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Campain vs Female Genital Mutilation

Marie-Roger Biloa,
Millenium Club

Pioneering for Africa's Independence

A Tribute to African Women Who Contributed
to the Liberation Struggle For Independence

For fifty years, Africa has contemplated its present and imagined its future under the umbrella of a common organization, yesterday called the OAU,the AU today. Born in the wake of independence struggles often harsh and hard-won, the AfricanUnion is paying a due tribute to the Founding Fathers. Kwame Nkrumah, Gamal Abdel Nasser, Felix Houphouet-Boigny, Sekou Toure, Modibo Keita or Julius Nyerere ... Familiar names in the breviary of every African, identity markers, figureheads. Yes, but where are the women ? It was about time to remember and acknowledge the crucial contribution of the Founding Mothers in the liberation and emancipation process, from North to South, East to West, obviously in a pan-African approach.

Apart from a few familiar figures like Winnie Mandelaand Djamila Boukhires, it required to shake the grip of oblivion and search for unsung heroines. Some are mentioned for the first time in writing, a real satisfaction. So many others will never be known, despite their legendary achievements. This is a real regret. Moreover, all countries are not housed in the same boat, as it is true that the fight has not experienced the same intensity in Benin and Cameroon, Madagascar or the Central African Republic. The effort was never meant, however, to be exhaustive. The present booklet is intended as a tribute to all the freedom fighters, an educational reminder of the duality of gender, men and women, an exploration of unknown aspects of the African womens history, an inspiration for younger generations in search for role models, a useful complement to celebrating suitably the fiftieth anniversary of an organization that has quite a proud record in terms of promoting gender equality. Is it not the only institution of its kind to have implemented perfect parity among the ten commissioners, five of them being men?

The women involved in the struggle for independence  in African countries often have different backgrounds. Among them, educated women, illiterates, rural women or urban women, housewives or even workers. During the colonial period and beyond, the strength of women is linked to a major element: their place in the market system, and those who have acquired economic independence were the first to organize and demand rights for their community and themselves. On the frontline, brave and fearless, market women in West Africa, but also in urban South African who had to defend their rights against a battered colonial administration, knocked down by their determination and organization. Most quickly joined the ANC, which at its inception in 1912 was male dominated. The following year, women began challenging the Orange State about the pass laws. Industry workers would start campaigning in unions, which later became true powerhouses in the anti-Apartheid struggle. Women in West Africa rebelled against the poll tax, thus against injustice and for their survival through underestimated informal activities. Same struggle for Mau Mau Women in Kenya who have laid the groundwork for the liberation wars in Eastern colonies. In Zimbabwe, the first female leader appears in the 19th century and is called Nehanda. In Nigeria, women appearing to be much more tenacious than men were willing to use all weapons, ancient or modern, and showed a remarkable ability to fight despite their widespread illiteracy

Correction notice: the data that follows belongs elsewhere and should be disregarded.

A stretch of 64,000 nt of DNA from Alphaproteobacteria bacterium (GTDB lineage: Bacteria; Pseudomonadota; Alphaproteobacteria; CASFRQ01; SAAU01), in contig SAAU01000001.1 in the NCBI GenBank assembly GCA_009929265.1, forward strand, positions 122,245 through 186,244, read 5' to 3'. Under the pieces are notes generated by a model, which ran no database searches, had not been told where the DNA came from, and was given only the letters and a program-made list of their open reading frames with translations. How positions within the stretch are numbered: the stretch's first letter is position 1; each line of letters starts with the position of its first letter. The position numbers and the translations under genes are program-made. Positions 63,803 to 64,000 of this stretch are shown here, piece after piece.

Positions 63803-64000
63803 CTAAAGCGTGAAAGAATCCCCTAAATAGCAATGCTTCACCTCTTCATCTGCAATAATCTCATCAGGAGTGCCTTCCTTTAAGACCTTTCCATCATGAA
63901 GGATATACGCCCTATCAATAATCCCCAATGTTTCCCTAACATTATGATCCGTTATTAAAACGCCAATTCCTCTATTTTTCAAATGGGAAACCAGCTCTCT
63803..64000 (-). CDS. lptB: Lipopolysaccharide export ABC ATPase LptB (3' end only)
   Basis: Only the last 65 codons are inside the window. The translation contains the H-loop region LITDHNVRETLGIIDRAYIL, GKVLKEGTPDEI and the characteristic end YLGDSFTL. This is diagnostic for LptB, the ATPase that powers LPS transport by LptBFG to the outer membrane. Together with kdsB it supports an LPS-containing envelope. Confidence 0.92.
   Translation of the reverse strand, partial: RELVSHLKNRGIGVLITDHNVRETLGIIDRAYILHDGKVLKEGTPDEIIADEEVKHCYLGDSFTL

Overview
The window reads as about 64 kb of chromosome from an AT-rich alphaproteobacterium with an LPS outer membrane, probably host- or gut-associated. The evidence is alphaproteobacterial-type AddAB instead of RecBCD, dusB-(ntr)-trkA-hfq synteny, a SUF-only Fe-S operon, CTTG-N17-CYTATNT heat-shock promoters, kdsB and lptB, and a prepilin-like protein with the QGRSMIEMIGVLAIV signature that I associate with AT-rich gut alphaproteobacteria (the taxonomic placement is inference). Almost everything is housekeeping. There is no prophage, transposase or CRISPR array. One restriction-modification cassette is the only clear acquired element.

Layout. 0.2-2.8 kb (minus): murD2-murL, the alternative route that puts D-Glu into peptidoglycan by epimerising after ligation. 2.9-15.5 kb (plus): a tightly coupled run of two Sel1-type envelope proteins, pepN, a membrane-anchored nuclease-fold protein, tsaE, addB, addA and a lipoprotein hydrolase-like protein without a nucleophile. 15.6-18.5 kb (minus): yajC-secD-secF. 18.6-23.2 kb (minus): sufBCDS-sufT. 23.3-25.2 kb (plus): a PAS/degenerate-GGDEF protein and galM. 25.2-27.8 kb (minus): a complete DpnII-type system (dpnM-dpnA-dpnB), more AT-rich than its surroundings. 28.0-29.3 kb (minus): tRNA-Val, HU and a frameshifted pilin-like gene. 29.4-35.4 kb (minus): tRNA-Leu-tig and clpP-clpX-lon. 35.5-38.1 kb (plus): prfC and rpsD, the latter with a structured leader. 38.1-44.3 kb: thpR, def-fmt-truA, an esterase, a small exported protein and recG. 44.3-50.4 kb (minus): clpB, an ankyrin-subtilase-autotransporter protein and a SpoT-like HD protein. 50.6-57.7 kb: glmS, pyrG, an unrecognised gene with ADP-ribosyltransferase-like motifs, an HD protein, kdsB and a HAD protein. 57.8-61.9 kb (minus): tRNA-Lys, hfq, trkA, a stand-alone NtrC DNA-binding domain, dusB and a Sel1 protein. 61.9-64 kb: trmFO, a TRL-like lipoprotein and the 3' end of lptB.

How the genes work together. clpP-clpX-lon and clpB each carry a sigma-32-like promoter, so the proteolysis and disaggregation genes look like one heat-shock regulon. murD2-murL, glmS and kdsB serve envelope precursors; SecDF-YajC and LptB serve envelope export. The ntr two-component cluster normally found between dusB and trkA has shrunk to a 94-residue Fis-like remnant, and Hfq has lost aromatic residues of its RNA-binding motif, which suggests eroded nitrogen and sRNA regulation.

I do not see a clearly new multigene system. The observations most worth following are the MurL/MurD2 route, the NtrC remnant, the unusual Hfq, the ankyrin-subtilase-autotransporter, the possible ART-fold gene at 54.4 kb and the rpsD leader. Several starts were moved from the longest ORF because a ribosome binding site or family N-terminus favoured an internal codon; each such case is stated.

In Cte dIvoire, five thousand women departed from A bidjan f or a m arch over to t he civil prison of Grand Bassam where their husbands were incarcerated without trial. Like a tightly bonded swarm of bees that nothing could stop, they defied the colonial judiciary system. In North Africa, the fierce armed struggle Algeria requires a strong mobilization, and especially by women. Most Algerian FLN supporters were active members of the Bomb Network, as liaison agent or bag carrier. Some under-cover combatants would die in the bush, carrying weapons. Lately, the armed struggle for the independence of South Sudan has had to rely on the courage and commitment of women for the victory in July 2011. All these heroines, true warriors, have indeed participated in wars of national liberation and led not only to political independence in the country, but also represent a major step forward in improving the status of women. And because womens memory should be kept alive, the present publication is grateful for following supports: Femmes Africa Solidarit (FAS), the collective GIMAC (Gender Is My Agenda Campaign), with the support of OXFAM this book exists. It may be enhanced by the contribution of all those who have bits of collective memory, photos, names, stories covering the unsung heroines of struggle movements. We gratefully acknowledge all those who have contributed directly or indirectly to this tribute to the Founding Mothers, especially Mrs Bineta Diop, President of FAS, Oley Dibba-Wadda, Vicky Luyima, Coumba Fall Venn, Samatha McKenzie Catherine Mabobori, Monique Kande, HE Mrs. Clementine Shakembo, Linus Gitahi.

Marie-Roger Biloa,
Millenium Club



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